When young Greta learned of the climate crisis, she stopped talking. She couldn’t understand why people in power were not doing anything to save our Earth. One day she started protesting outside the Swedish Parliament, creating the “School Strike for Climate.” Soon, lots more young people joined her in a global movement that shook adults and politicians alike. She had found her voice and uses it to inspire humans to action with her powerful message: “No one is too small to make a difference.” This inspiring book features stylish and quirky illustrations and extra facts at the back, including a biographical timeline with historical photos and a detailed profile of the climate activist’s life.
It is 1970 in Red Grove, Alabama, and at Lu Olivera’s school the white kids and black kids sit on different sides of the classroom. Six-grader Lu just wants to get along with everyone, but growing racial tensions will not let Lu stay neutral about the racial divide in school. Her old friends have been changing lately–acting boy crazy and making snide remarks about Lu’s newfound talent for running track. Lu’s secret hope for a new friend is fellow runner Belinda Gresham, but blacks and whites don’t mix. Will Lu find the gumption to stand up for what’s right? And find friends who will stand with her?
In this thoroughly researched picture book biography, Anne Renaud uses playful and rhythmic language and first-person storytelling to perfectly capture the essence of this unique woman’s uplifting life. The detailed, folk art-inspired illustrations beautifully convey the story’s time and place and sensitively portray Anna’s growth. A great lead-in for classroom discussions about differences and inclusion, this book also offers an excellent character education lesson on perseverance. An author’s note with photographs and more information about Anna’s life make this a terrific choice for lessons on personal development or for social studies lessons on this period in history.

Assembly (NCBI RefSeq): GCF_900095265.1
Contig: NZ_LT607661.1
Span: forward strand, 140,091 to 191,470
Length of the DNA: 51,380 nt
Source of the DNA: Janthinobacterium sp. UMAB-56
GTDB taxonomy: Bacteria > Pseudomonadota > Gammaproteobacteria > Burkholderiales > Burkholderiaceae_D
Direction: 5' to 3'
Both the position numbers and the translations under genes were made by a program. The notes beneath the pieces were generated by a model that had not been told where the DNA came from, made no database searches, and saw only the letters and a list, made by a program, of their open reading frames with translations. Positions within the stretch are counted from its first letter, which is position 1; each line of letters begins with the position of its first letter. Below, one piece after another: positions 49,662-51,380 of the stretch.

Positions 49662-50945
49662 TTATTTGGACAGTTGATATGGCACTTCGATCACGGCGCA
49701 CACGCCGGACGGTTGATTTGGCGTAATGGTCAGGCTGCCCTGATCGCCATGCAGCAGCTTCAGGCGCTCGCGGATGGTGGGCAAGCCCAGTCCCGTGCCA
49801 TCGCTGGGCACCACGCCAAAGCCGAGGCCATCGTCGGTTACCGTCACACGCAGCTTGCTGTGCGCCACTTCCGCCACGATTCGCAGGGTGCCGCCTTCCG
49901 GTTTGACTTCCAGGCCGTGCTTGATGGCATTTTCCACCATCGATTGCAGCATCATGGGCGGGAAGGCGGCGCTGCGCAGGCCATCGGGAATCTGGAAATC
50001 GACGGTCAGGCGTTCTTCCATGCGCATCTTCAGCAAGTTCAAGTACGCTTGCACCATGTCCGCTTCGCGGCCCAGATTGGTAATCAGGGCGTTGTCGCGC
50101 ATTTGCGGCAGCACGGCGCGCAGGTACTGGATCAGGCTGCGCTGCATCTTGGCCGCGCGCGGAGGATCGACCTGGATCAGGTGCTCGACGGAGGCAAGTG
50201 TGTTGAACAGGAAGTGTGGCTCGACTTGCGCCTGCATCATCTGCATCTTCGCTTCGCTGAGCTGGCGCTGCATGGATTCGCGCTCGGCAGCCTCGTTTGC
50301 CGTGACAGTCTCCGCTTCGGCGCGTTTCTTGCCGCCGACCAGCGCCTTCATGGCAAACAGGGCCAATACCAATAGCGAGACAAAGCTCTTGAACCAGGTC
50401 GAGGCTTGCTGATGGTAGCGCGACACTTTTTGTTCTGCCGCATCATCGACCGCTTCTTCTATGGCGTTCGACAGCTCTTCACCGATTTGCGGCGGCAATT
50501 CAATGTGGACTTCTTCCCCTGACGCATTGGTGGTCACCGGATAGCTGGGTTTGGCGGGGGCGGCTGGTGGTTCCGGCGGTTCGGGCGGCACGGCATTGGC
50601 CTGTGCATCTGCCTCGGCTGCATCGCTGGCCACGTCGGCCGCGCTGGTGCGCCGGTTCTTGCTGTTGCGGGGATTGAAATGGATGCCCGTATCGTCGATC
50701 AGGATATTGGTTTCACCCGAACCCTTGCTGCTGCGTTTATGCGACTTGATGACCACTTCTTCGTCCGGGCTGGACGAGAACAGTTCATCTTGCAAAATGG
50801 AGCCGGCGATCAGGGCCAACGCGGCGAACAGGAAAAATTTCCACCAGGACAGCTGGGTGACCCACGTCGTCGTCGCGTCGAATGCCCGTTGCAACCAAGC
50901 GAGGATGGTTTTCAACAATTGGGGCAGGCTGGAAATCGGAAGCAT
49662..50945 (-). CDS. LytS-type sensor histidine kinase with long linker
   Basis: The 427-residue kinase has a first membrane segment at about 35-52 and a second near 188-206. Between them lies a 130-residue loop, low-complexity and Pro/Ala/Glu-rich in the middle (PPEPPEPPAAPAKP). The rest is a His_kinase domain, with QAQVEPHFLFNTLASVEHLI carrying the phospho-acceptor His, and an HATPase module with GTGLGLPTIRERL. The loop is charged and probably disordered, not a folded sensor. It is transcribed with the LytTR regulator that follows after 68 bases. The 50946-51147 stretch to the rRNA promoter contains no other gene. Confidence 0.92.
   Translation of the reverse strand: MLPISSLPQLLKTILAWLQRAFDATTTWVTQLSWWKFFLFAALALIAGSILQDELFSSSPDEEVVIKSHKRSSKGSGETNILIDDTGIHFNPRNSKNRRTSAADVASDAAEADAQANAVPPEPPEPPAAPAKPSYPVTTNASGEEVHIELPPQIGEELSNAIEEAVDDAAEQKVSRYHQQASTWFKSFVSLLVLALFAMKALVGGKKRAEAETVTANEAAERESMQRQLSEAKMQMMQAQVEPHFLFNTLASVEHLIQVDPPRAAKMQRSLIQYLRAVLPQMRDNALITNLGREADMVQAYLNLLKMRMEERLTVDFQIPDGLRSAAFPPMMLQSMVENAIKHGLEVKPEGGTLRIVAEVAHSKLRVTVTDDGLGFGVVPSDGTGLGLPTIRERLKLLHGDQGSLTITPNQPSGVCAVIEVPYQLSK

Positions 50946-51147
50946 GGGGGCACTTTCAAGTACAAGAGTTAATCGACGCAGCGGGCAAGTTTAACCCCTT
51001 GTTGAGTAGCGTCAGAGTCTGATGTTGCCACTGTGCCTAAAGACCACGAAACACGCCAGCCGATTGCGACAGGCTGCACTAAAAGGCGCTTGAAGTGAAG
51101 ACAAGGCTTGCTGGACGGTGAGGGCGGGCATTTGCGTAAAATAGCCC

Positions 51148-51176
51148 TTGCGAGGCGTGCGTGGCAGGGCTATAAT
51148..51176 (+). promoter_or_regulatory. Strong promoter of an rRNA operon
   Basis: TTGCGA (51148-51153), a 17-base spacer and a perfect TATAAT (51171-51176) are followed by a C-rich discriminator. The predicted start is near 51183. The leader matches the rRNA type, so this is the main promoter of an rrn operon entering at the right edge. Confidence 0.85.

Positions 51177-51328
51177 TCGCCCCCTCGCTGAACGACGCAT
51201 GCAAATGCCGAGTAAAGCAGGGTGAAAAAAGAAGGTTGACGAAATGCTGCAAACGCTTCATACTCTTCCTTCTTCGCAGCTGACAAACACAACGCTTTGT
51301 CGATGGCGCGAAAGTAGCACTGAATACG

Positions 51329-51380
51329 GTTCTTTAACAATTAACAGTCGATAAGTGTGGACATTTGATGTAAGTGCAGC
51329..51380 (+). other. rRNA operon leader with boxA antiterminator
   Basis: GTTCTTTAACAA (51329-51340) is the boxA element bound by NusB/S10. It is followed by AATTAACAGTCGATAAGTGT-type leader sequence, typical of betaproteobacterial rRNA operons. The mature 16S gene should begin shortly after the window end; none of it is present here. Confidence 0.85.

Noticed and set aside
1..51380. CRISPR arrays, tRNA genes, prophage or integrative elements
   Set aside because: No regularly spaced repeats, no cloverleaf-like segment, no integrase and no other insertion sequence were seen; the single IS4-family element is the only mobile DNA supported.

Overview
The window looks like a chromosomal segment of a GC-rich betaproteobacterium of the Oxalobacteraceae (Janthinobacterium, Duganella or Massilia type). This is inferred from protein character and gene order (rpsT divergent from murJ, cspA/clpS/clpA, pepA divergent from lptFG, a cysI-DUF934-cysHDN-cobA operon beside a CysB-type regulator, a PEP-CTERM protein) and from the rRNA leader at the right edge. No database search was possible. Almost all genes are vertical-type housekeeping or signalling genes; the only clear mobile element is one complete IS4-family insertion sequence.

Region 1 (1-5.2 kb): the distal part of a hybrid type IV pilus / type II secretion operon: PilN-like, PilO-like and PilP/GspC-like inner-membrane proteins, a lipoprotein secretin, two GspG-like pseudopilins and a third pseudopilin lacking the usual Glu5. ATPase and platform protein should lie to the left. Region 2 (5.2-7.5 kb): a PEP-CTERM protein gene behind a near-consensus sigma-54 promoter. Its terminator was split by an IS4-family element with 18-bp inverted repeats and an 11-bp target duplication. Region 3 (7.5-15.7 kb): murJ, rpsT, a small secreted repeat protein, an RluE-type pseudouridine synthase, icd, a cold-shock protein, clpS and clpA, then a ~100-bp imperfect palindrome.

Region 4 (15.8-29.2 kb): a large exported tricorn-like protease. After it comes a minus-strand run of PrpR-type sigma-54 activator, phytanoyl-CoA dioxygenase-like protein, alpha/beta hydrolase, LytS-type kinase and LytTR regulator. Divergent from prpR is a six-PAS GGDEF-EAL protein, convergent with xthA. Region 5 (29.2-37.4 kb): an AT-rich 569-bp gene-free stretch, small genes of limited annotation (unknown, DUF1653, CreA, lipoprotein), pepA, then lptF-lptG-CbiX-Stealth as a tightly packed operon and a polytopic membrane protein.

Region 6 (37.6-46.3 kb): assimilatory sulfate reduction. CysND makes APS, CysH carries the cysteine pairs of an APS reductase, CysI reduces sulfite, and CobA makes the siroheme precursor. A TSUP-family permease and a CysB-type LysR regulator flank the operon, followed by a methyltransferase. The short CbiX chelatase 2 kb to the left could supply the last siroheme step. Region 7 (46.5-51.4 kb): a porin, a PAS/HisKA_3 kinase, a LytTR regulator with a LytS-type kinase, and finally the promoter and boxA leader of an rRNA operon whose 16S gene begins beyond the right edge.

Photographs and text document working children especially in Nepal, India, Bangladesh, and Mexico. Includes a chapter on Iqbal Masih, the child labor activist from Pakistan.
“We raised all the money ourselves to come six thousand miles to tell you adults you must change your ways.” So began Severn Suzuki’s speech to the international delegates at the 1992 Earth Summit in Rio De Janeiro. Only twelve years old, she was the only child given the chance to speak at the conference, and the media—and the world—took notice.
Presents the true story of Shannen Koostachin and the people of Attawapiskat, a Cree community just below the Arctic Circle, who have been fighting for a new school since 1979, when a fuel spill contaminated their original school building.
Había u vez u niña que se llamaba Li Mi?n. Vivía en chimel, un pueblo de Guatemala. Li Mi?n tenía un abuelo que contaba historias fantásticas. No sabía que algún día, bajo el nombre de Rigoberta Menchú, garía un Premio Nobel de la Paz. En este libro rra, con su amigo Dante Liano, la fábula de su infancia.
The story of Rigoberta Menchú, a political and human rights activist from Guatemala.
In Malawi and Zambia, children who have lost family to the AIDS pandemic tell their stories. This book is about the power of the human spirit to endure and hope for a better tomorrow.